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General and personal safety abroad

Health and safety abroad:

UK standards are among the highest in the world and many developing countries and resorts still have a long way to go to bring their transport, accommodation and services up to the level you normally take for granted.  This applies to many European resorts, as well as more exotic overseas destinations.
Hoteliers and suppliers should meet local and national safety standards, however these vary widely across the programme and rarely match those standards that we enjoy in the UK .  We’re continually working to raise safety standards overseas and will of course do our best to ensure that your holiday is safe and trouble free, but we do ask that you take extra care while you’re away.  For more details on health and safety advice, visit http://www.gov.uk/knowbeforeyougohttp://travelhealthpro.org.uk  and www.doh.gov.uk.

Health and hygiene:

Visit your GP at least eight weeks before you’re due to travel.  In order for your body to build up the necessary immunity, it’s necessary for some vaccinations to be given in advance, and in some cases multiple doses need to be given over several weeks . For information regarding vaccinations, please search for health requirements at: http://travelhealthpro.org.uk - We also have produced our own quick reference guide here 
If you need to take any medication with you, check before you travel that you’re allowed to take it to the country you’re visiting. If required, visit your GP and ask for an authorisation letter for any medication you have.

Weather and Natural Disasters:

Destinations may be affected by weather patterns such as tropical storms, monsoons, hurricanes, cyclones, typhoons, rainy seasons and flooding.  An example is the ‘hurricane ‘season, which affects the Atlantic, Caribbean Sea and Gulf of Mexico generally between June and November.  This is just one example and different weather patterns occur at different times of the year and the impact on destinations can and does vary.  Weather advice can frequently change and we recommend you check the latest FCO Travel Advice for your destination.  You can do this by visiting: :- www.gov.uk/foreign-travel-advice and clicking on ‘travel abroad’, then ‘foreign travel advice’ then selecting the destination you require and finally clicking on ‘natural disasters’.  You’ll also see any applicable updates regarding earthquakes and volcanos.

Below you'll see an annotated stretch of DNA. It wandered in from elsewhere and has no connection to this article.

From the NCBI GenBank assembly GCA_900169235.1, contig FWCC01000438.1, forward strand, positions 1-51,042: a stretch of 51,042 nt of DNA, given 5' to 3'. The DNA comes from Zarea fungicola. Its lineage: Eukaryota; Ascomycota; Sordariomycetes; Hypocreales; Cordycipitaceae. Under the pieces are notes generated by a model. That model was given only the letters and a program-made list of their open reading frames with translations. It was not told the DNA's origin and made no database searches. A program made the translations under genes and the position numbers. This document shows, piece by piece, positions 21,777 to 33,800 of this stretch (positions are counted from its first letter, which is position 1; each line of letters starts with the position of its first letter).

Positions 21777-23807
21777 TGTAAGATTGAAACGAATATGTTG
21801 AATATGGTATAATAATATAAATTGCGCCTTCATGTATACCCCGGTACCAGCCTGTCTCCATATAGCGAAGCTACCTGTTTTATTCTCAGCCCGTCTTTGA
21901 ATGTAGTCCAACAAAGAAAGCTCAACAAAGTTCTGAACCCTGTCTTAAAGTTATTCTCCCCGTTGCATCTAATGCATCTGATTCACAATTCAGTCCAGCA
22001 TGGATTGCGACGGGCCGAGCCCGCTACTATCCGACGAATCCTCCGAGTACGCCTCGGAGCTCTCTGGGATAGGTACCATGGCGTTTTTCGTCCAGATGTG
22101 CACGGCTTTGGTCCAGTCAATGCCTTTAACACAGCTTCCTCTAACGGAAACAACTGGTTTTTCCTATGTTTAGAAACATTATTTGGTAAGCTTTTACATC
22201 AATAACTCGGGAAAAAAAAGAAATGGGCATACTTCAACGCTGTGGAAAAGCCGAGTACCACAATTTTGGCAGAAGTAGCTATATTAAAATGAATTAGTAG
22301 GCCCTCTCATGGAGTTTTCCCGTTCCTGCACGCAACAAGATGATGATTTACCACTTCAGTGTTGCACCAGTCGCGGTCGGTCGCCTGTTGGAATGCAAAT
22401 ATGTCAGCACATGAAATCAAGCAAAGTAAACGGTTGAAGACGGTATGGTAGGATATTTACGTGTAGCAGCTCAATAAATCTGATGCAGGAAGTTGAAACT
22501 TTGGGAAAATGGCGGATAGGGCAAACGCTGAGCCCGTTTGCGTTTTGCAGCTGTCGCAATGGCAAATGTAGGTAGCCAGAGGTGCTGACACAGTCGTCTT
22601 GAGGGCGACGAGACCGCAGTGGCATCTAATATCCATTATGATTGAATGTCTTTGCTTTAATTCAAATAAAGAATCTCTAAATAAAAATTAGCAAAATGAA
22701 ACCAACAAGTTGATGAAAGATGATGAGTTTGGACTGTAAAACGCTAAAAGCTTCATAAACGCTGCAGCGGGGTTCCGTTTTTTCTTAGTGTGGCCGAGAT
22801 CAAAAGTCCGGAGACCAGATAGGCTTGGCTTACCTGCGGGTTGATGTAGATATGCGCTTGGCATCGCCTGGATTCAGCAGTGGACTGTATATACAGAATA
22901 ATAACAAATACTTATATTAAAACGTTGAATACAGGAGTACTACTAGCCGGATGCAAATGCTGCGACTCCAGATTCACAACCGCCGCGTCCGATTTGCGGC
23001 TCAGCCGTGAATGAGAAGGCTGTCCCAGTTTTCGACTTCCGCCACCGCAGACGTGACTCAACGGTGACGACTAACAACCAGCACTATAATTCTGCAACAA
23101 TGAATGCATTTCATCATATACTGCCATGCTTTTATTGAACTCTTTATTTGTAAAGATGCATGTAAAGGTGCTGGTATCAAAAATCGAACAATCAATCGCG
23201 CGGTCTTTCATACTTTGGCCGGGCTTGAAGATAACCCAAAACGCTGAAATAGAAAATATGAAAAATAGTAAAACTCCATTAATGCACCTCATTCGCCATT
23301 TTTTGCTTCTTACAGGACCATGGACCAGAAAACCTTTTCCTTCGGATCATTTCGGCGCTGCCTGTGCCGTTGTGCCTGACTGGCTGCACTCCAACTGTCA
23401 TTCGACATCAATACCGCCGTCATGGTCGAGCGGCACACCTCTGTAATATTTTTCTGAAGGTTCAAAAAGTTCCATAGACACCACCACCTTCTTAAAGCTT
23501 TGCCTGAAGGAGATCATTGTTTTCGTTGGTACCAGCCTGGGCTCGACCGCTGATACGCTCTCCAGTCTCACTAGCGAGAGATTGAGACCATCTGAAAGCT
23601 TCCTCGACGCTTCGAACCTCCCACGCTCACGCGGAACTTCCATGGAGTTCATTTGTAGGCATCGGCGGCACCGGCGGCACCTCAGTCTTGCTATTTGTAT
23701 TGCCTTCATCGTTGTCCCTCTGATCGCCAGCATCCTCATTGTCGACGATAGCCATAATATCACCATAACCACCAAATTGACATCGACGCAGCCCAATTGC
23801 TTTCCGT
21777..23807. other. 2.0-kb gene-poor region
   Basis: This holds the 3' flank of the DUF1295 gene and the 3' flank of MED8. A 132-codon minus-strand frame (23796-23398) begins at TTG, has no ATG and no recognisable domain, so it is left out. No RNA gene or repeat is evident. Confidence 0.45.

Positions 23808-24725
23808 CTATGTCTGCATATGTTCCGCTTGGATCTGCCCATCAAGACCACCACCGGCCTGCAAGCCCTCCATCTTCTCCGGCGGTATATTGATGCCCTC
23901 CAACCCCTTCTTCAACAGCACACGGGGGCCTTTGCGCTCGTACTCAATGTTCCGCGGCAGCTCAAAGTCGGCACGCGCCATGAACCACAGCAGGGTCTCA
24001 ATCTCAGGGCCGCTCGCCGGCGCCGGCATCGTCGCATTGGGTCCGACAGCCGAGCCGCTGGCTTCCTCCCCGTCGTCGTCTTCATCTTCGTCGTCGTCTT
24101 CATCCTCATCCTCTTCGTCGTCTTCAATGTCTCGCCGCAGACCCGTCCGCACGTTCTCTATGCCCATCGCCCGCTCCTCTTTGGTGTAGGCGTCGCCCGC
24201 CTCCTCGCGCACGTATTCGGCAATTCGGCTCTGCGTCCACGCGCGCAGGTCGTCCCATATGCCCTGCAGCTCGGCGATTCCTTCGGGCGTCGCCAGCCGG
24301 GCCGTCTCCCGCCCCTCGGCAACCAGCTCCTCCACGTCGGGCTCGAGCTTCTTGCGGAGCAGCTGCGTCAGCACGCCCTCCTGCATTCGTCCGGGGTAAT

Personal Safety

You’re on holiday to relax and enjoy yourself.  Follow our advice and take just a few extra precautions to make sure you’re not disappointed.

Know before you go:

Research your destination and familiarise yourself with their customs and traditions.  Ensure you’re  aware of the expectations around your behaviour and dress, particularly if you’re  planning to visit cultural or religious sites. 

Travel advice for Lesbian, Gay, Bisexual and Transgender travellers:  Attitudes towards lesbian, gay, bisexual and transgender (LGB&T) travellers around the world can be very different from those in the UK.  However, you’re unlikely to have any problems if you prepare well and research your destination before you go.  
We’d encourage you to check the Foreign & Commonwealth Office’s travel advice for LGBT travellers before booking your holiday. You can find the link here:    https://www.gov.uk/lesbian-gay-bisexual-and-transgender-foreign-travel-advice
It’s also a good idea to research the local laws and customs of your favoured destination to help ensure you’re safety whilst on holiday. 
Hotel rooms.  Make use of the security features in the room; safe, dead-bolt, door-bar, door-chain, peep-hole.  Avoid leaving windows and balcony doors open at night if you’re  on the ground floor or if your balcony can be accessed by the adjacent one.  

Plan ahead:

Before going out, consider how you’ll get back to the hotel and what you might do if you and your family or friends become separated.


Avoid taking large sums of cash out with you.  Take only as much as you’ll need for the day and leave the rest in the safe in your room or in a safety deposit box at the hotel.  If possible, take a pre-loaded travel card such as the Thomas Cook or Co-operative Travel Cash Passport.


Keep bags with you at all times and, if possible, wear the strap across your body.  When visiting crowded places, place some items (wallet, mobile phone) in your pockets so that if you’re  unfortunate enough to have your bag stolen, you can still call the police and get back to your hotel.

Personal belongings:

Most of us have the latest phones, cameras and tablets.  Be wary of showing them off in crowded places and don’t leave them on the table in restaurants and bars.


Remember that alcohol dulls your senses, impedes your awareness and affects your judgement.  Please consider this when out enjoying yourself.  If possible, make sure you can see your drinks being poured and never leave them unattended.


Choose only licensed taxis and settle on a price before you get in.  If travelling alone, sit behind the driver.

Situational awareness:

Avoid confrontational situations and any large gatherings of people that you don’t normally associate with such as demonstrations and protests.  If at any stage a situation just doesn’t  feel right, then walk away. 

Hostile situations:

If you’re unfortunate to be in the vicinity of a hostile or violent incident, leave immediately and contact the police.  If you’re unable to leave, find somewhere to hide, lock the door, keep as quiet as possible (remember to turn your phone to silent) and contact the police.